The Alvin sea serpent was a sea serpent reported during a deep sea dive off the Bahamas by the submersible Alvin↗ in 1965. According to one of the alleged eyewitnesses, submersible pilot Marvin McCamis, the animal was a reptilian longneck. It has subsequently been described as a possible living plesiosaur.
Alleged eyewitnesses Marvin McCamis (1923 – 2004) and Bill Rainnie (1924 – 1985) were engineers who designed and originally piloted Alvin, a prolific deep sea submersible which first went to sea in 1965, in the Bahamas. The sea serpent was allegedly seen by both men during one of these early test dives in the Tongue of the Ocean↗, a very deep stretch of water separating the islands of Andros and New Providence.
Early reports of the Alvin sea serpent were highly laconic: McCamis was originally quoted as saying "[t]hen I seen this monster or somethin'. I turned around sharply and it's gone. Kind of shook me up. This was a living creature ... I seen at least forty or fifty foot of it." McCamis later gave a detailed description of this monster to the Fortean researcher Charles Berlitz, who referred to it in several of his books, always giving the year of the sighting as 1969. Berlitz published McCamis' first-hand account in his book Without a Trace (1977).
McCamis recorded the sighting in the submersible's "wet log," but was later told that the passage had been removed from the final version, and, with no proof of what he saw, he became hesitant to talk about his sighting. One of Berlitz's colleagues, J. Manson Valentine, an entomologist and artist interested in "esoteric archaeology," drew a plesiosaur for McCamis, who identified it as "exactly what [he] saw."
In 1999, cryptozoologist Scott Mardis contacted McCamis, who confirmed the sighting, but claimed that Berlitz got the date wrong; according to him, the observation occurred around July 1965, not 1969, a year in which Alvin was out of commission. J. Richard Greenwell of the International Society of Cryptozoology also carried out an interview with McCamis, but the society ceased publishing before the interview could be covered in its newsletter.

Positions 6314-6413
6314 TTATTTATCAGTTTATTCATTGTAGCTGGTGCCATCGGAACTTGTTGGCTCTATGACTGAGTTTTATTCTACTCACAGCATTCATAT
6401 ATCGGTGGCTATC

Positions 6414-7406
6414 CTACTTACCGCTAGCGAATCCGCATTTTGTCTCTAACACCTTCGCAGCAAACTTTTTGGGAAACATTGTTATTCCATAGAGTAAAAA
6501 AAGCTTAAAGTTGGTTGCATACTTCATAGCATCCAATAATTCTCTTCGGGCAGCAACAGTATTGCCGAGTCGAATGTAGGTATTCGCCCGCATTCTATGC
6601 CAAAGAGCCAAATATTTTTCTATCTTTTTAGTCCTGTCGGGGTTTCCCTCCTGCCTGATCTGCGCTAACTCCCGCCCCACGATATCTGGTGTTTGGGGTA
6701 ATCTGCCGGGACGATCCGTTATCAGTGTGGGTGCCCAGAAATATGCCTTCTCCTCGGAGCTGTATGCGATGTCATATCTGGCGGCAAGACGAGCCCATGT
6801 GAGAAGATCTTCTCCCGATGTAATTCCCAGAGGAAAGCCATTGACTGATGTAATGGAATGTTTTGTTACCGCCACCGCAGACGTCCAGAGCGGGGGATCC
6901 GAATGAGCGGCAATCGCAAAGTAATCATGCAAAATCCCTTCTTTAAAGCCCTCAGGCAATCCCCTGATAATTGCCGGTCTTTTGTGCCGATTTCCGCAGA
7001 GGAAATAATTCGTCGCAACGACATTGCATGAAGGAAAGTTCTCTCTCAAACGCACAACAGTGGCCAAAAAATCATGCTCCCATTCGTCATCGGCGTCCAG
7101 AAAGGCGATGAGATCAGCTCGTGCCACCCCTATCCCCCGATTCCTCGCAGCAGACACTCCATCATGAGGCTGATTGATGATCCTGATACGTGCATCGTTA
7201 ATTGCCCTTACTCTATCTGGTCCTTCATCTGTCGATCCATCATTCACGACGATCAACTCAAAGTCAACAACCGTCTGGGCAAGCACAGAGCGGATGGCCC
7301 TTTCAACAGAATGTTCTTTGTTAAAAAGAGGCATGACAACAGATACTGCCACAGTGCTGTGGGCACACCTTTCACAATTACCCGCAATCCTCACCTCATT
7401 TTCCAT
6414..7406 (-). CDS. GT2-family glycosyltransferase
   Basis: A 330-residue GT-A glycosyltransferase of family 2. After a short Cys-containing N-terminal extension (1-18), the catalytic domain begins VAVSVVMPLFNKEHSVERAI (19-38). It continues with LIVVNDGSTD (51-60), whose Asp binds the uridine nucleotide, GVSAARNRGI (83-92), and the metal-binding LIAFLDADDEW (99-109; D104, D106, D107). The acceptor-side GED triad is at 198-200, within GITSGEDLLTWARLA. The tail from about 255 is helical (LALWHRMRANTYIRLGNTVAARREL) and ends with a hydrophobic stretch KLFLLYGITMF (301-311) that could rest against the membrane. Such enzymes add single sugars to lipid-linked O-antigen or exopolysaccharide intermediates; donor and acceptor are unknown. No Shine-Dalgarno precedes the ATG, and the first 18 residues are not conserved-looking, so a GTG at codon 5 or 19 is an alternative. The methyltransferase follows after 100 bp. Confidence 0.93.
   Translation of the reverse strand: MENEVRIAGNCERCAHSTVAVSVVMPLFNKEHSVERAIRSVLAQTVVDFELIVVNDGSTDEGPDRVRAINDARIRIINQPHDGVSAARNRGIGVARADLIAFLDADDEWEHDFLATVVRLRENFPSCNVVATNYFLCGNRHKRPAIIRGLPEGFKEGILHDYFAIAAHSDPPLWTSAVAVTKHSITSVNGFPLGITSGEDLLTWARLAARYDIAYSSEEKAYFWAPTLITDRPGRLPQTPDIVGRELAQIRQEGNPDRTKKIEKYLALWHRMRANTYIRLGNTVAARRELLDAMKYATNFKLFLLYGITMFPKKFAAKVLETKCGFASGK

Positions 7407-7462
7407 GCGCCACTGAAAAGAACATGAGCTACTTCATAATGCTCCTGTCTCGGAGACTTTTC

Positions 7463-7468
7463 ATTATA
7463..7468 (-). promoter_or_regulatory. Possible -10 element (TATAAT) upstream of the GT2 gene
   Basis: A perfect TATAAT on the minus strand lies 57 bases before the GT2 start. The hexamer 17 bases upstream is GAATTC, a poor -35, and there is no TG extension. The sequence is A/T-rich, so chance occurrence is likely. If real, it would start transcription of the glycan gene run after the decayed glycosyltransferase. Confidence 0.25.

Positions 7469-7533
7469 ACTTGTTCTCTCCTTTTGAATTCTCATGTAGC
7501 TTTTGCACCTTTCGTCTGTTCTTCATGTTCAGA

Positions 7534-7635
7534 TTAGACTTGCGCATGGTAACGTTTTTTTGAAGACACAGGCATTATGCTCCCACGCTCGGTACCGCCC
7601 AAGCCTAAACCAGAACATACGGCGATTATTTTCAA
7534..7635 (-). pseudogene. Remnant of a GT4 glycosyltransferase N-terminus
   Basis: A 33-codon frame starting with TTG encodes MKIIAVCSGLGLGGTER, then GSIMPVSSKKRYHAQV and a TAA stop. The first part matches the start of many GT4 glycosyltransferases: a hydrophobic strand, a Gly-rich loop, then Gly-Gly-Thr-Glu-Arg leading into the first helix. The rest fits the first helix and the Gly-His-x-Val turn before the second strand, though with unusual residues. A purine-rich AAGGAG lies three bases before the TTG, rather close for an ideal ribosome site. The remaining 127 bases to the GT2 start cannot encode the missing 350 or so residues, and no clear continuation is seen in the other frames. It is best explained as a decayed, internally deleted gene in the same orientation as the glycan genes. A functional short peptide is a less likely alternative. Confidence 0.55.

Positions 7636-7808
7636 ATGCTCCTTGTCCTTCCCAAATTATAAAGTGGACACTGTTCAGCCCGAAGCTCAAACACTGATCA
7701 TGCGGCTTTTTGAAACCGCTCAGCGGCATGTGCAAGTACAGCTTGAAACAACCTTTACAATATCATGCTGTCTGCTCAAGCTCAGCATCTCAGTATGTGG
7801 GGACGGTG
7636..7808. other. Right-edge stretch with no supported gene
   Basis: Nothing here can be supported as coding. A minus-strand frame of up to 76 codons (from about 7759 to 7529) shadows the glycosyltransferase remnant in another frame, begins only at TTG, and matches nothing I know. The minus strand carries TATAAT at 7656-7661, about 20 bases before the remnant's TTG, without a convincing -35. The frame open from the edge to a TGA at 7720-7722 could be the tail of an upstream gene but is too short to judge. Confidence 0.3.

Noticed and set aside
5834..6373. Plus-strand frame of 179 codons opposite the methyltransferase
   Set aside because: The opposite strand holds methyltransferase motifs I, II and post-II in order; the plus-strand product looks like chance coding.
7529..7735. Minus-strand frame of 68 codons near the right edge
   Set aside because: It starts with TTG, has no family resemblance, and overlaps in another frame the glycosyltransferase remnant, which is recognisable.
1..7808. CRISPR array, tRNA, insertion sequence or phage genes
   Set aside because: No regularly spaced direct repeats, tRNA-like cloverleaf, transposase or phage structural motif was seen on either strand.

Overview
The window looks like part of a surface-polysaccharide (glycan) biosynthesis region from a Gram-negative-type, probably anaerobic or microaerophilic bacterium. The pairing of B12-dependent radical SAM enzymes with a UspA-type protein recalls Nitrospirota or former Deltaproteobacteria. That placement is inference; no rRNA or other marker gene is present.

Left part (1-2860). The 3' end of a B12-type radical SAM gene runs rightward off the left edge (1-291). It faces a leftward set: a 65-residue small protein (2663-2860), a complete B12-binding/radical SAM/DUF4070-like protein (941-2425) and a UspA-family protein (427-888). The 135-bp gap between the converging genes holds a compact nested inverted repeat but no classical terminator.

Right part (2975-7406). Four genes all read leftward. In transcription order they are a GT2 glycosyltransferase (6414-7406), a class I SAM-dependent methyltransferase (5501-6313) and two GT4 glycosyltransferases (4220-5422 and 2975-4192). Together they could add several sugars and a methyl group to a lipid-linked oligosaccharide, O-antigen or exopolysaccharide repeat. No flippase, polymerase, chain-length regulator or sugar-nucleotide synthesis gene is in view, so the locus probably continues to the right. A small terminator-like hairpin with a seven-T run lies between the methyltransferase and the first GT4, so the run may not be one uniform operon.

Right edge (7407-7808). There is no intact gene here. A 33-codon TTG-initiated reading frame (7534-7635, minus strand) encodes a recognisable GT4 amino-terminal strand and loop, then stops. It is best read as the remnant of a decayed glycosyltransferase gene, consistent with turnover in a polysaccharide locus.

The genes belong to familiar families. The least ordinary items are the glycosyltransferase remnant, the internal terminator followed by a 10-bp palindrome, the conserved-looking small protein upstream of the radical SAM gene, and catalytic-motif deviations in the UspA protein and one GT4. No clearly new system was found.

The possible identity of the long-necked sea serpent has long been a subject of debate, with most cryptozoologists identifying it as a giraffe-necked pinniped, and a minority favouring the older relict plesiosaur theory. Karl Shuker describes the Alvin sighting as "very valuable" due to the credentials of the alleged eyewitnesses, and because the entire animal was seen underwater, as opposted to most longneck sightings, which generally feature only a head and neck periscoping above the surface of the sea. Shuker, who has argued in favour of a plesiosaurian identity for longnecks, describes the appearance of the Alvin sea serpent as "undeniably very reminiscent of a plesiosaur," and regards the sighting as "one of the most compelling [reports] in favour of the reality of a marine cryptid potentially allied to [the plesiosaurs]."
Notes and references
- Shuker, Karl P. N. (2016) Still In Search Of Prehistoric Survivors: The Creatures That Time Forgot?, Coachwhip Publications, ISBN 978-1616463908
- Mardis, Scott (2019) Night of the Living Dead Plesiosaurs, ASIN B07NTVDM44
- Berlitz, Charles (1977) Without a Trace
- Bille, Matthew A. (2006) Shadows of Existence: Discoveries and Speculations in Zoology, Hancock House, ISBN 9780888396129
- Kaharl, Victoria A. (1990) Water Baby: The Story of Alvin
- Mardis, Scott (2012) "Marvin MccCamis' Sea Monster Encounter, Alvin Submersible" – Online
- Heuvelmans, Bernard (1968) In the Wake of the Sea-Serpents, Hart-Davis, ISBN 9780246643124
- Shuker, Karl P. N. "A Supplement to Dr Bernard Heuvelmans' Checklist of Cryptozoological Animals," Fortean Studies, Vol. 5 (1998)